Every Cell Phone is a Party Line

Stephen Wunderli
by Stephen Wunderli — 7 months ago in Privacy 3 min. read
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It’s hard to believe that just sixty years ago party lines existed in the US. No, a party line is not a hotline with the latest news on local parties. When phone lines reached across the Country there were more households than lines, so often two homes would share the same phone line. Which meant you could pick up your phone and hear your neighbor’s conversation. It also meant you had to wait until they were finished until you could make your call.

Before long, technology and infrastructure caught up to the demand and party lines disappeared. The only way somebody could listen in on your conversation is if your little brother was good at picking up the spare phone without you hearing it. Or, if you were wiretapped by the government or some other nefarious group. For the most part, hardlines were private. For someone to listen in they had to target you specifically.

Birth of the cell phone.

The first cell phones were bricks with antennas. Cell towers were few and far between so they needed the power to transmit long distances. They were expensive, monthly costs were around $1500. But, how cool was it to sit in the park and make a phone call? Technology accelerated, more towers were built, cheap phones were cranked out, monthly plans went down and it seems everyone was flipping their phone open in restaurants, lobbies, airports and on street corners. The convenience and cool factor won over even the most ardent Luddites. There was talk about cell phones making us antisocial and rude. 

Meanwhile, the Internet was taking over the free world. The next obvious step was to have all that access, all that information, all that capacity on a cell phone, a smartphone. “There’s an app for that” launched the iPhone. We now spend more time with smartphone media than we do with TV. If you are under 25 years old, you’ve never known a world without a smartphone.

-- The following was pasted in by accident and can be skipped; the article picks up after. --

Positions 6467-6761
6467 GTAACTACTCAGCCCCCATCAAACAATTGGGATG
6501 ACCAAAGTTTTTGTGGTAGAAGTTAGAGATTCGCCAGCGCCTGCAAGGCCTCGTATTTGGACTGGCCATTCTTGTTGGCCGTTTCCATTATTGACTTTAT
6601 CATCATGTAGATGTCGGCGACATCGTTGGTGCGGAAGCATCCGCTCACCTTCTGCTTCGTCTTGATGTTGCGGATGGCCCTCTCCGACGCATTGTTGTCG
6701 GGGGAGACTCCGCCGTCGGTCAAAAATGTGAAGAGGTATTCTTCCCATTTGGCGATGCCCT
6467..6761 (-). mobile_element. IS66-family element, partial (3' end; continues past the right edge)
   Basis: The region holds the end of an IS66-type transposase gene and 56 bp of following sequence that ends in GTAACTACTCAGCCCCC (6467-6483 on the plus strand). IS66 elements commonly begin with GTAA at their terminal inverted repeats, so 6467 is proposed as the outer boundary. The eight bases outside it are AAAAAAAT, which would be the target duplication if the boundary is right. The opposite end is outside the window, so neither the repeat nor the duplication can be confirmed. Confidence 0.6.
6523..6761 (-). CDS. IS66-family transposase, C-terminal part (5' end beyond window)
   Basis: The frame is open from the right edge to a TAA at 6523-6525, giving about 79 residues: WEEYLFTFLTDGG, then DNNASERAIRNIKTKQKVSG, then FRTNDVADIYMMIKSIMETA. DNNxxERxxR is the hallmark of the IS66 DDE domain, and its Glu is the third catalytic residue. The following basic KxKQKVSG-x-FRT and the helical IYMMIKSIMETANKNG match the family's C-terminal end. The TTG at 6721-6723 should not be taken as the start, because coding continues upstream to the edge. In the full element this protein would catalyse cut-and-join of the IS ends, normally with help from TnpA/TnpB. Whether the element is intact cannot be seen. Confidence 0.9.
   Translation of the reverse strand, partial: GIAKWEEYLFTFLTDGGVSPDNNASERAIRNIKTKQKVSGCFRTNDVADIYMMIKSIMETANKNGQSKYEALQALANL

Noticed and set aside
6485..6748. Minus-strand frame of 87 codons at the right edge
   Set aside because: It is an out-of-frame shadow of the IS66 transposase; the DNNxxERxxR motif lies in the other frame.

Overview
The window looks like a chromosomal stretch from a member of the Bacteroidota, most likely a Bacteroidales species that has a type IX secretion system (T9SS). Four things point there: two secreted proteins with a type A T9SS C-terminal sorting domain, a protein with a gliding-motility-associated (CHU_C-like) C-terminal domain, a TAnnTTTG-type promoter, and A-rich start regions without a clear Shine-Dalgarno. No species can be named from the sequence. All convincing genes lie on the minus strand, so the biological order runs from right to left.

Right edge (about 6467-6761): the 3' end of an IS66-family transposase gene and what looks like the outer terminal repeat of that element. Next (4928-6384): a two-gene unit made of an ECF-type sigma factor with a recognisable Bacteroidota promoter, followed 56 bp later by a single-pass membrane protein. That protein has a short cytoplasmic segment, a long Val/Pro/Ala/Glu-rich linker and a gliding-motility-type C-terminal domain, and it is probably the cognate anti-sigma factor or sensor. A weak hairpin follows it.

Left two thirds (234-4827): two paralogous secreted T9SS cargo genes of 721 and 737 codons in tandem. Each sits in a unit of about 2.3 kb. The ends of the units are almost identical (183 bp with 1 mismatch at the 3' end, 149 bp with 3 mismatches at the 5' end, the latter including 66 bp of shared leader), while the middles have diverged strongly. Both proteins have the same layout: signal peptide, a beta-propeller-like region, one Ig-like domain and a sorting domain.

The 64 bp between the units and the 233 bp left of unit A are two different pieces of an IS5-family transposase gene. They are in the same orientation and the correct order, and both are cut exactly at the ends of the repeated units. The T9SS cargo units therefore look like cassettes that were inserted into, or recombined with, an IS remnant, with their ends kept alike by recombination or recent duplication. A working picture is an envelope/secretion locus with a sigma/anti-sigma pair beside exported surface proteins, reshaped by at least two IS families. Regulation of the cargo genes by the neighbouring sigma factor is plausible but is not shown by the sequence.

The brave, new, digital world affects and accelerates everything: business deals, relationships, politics, self-improvement, education, and even religion (online churches). All that information, from so many sources, with so many motivations, can build-out a virtual world that defines our reality. But what’s the trade-off?

What we give up.

With so much time spent on fringe news, social media, and self-indulgence, the first thing we give up is our humanity. We are more predisposed to loneliness, depression, and incivility than ever before. When life’s best moments are overshared, or only experienced online, a little bit of the human soul dies. And when we don’t have true privacy, when we know that everything we do online is being followed by someone, even if we didn’t invite them in, we experience a dose of daily angst. The Chicken Little cry of “Big Brother is watching!” has moved from fable to fact. 

We no longer have private lives. Our phones are like the old party lines except that the people listening in are more than neighborhood voyeurs, they want to sell and exploit us. Big data companies have no conscience, no moral scale to weigh out and balance profit v privacy. We, the users, are seen only as commodities.

But we want privacy

And marketers know it, so they pepper ads with all the right words: privacy, security, and anything else that will bring us comfort. But the truth is, no system that is built on collecting data respects the privacy of its users. 

So what will the next evolution of the smartphone be?

How about a phone that does exactly what the user wants, not what the manufacturer or the provider, or the big data company behind it want? A phone that only the owner controls. Period.

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